Her main goal, though, seemed to be for us never to get lost on the ship and never to wait in any line. To that end, she insisted on coming to our room (or to wherever we were on the ship) to escort us to every dinner, show, and scheduled activity. We assured her it was unnecessary, but this genie business was new to her too, and she didn’t want to mess up. Her goal in escorting us was always to take us on the shortest route from point A to point B and, upon arriving at point B, to hand us off to the person in charge there for safe keeping. When the ship docked in port, she expedited us off the ship via a labyrinth of secret passageways, normally off-limits to all but crew, so as to bypass any potential bottlenecks en route to the gangway. When we called at Labadee, the cruise line’s private port in Haiti, we were the first passengers off the ship, onto a private golf cart, into the roped-off portion of Labadee that is reserved for suite passengers, and up to a hilltop private cabana, where snorkel masks, fins, a cooler filled with drinks, and a bartender named Kesnel awaited.
Smitha even stood in line at the lobby Starbucks each morning so that she could knock on my door holding a skinny vanilla latte at 7:00 a.m. (She had asked me to specify a coffee drink and delivery time each morning.) The coffee was free of charge, of course, as were all of her services. Only Star Class passengers get a Royal Genie, and those passengers have already paid top dollar, so the cruise line is not about to nickel-and-dime them.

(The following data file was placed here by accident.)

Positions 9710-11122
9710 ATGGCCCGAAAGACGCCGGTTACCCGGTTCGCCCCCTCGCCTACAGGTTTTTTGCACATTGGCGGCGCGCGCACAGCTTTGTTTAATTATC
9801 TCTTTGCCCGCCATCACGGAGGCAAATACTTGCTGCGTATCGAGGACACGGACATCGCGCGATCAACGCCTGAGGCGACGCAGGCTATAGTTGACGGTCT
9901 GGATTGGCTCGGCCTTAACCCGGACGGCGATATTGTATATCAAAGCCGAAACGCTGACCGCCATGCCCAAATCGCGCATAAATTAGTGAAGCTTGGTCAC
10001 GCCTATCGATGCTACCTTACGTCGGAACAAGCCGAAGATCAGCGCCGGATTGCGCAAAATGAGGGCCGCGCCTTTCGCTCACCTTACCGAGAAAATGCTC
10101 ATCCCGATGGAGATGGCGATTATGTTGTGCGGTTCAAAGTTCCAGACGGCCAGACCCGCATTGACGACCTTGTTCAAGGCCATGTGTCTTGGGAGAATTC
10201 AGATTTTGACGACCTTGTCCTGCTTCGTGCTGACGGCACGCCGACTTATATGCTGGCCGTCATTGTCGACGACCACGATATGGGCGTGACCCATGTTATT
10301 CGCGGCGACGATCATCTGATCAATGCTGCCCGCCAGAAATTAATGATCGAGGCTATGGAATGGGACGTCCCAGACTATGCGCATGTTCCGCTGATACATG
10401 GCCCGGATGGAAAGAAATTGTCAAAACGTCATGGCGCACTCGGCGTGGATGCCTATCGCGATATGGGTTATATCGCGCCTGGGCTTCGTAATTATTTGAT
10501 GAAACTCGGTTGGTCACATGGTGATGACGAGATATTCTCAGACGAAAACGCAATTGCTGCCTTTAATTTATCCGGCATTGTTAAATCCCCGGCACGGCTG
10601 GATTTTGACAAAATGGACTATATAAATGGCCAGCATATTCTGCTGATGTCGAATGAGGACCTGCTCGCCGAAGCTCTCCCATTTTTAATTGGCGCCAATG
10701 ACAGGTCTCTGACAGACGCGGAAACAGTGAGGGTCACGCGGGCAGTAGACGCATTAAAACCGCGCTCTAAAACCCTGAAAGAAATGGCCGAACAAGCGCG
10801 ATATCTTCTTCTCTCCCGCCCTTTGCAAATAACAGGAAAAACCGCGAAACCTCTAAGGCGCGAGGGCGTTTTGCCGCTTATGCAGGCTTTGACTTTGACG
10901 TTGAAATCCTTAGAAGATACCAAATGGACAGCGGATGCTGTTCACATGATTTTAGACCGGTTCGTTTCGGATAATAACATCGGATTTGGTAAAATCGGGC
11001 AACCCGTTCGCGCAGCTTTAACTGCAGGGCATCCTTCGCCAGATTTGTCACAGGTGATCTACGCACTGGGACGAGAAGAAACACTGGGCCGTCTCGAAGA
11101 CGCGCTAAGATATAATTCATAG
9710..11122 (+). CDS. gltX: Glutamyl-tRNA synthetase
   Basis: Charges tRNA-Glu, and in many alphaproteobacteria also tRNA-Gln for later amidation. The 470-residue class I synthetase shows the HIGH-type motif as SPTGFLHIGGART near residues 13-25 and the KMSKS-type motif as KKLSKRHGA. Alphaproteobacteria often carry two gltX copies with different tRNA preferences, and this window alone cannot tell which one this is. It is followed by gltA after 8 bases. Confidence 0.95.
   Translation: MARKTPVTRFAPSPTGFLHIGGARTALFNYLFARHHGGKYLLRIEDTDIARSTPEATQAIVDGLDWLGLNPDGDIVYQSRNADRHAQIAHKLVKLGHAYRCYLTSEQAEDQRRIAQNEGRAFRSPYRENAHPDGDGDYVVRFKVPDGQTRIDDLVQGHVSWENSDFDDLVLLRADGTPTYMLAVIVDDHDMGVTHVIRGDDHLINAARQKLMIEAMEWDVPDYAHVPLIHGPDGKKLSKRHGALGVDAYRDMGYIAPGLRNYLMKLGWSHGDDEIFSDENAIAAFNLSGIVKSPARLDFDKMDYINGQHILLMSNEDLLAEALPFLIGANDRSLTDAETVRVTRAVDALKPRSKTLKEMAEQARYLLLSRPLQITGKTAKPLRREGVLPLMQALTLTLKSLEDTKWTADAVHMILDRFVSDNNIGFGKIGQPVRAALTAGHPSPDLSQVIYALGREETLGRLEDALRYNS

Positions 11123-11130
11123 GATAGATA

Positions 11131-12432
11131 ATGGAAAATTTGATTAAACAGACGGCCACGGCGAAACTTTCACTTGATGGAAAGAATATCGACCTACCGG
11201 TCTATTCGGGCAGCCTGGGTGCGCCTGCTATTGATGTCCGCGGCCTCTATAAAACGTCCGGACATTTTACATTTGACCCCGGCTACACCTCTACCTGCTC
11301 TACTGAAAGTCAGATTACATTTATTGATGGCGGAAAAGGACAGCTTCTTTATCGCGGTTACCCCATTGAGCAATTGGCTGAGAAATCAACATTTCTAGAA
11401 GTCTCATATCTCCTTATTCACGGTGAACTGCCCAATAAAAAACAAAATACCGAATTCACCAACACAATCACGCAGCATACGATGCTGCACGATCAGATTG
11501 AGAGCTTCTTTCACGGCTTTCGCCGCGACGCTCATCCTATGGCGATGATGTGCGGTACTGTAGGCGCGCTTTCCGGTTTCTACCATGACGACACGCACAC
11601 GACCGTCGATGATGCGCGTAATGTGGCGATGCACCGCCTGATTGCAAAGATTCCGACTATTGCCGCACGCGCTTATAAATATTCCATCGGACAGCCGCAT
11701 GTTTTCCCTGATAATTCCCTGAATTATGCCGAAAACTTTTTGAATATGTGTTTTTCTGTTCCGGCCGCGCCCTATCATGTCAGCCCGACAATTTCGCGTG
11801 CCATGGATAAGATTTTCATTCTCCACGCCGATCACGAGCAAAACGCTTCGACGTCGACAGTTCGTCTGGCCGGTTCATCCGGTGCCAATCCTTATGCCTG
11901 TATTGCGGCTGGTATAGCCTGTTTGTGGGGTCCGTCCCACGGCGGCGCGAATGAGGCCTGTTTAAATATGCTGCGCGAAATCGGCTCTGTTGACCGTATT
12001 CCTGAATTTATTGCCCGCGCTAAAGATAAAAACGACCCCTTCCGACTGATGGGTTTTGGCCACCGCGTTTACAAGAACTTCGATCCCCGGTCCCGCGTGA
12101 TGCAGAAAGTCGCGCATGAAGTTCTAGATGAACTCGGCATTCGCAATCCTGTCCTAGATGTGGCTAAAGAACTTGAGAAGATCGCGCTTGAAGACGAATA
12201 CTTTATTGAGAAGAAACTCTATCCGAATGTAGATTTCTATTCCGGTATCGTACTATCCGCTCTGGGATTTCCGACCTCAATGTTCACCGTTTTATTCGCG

Smitha expedited our departure as well. Normally, on a cruise, passengers must place all suitcases and non-carry-on luggage outside their cabin doors the night before disembarkation (so that the luggage can be transported off the ship and into the cruise terminal). Smitha got this rule waived for us. On the final morning of the cruise, we got to stay in our cabin with all our luggage till everyone else had been ushered into disembarkation groups. Then she came with porters to collect us and our bags, led us on another shortcut to the gangway, escorted us off the ship, expedited us and our baggage through customs and immigration, placed us in a taxi, and sent us on our way. From cabin door to taxi door, disembarkation took 15 minutes—which, for the world’s biggest cruise ship in one of the world’s busiest cruise terminals, is pretty darned fast.
The Royal Genie concept has evolved in the months since my test run. Smitha, whose real job was in the ship’s guest services department, was enthusiastic about trying on the role but had never received any official genie training. Since that time, Royal Caribbean has hired a bevy of Royal Genies, trained and certified by the British Butler Institute, and has even designed special outfits for them that are less nautical, more purple.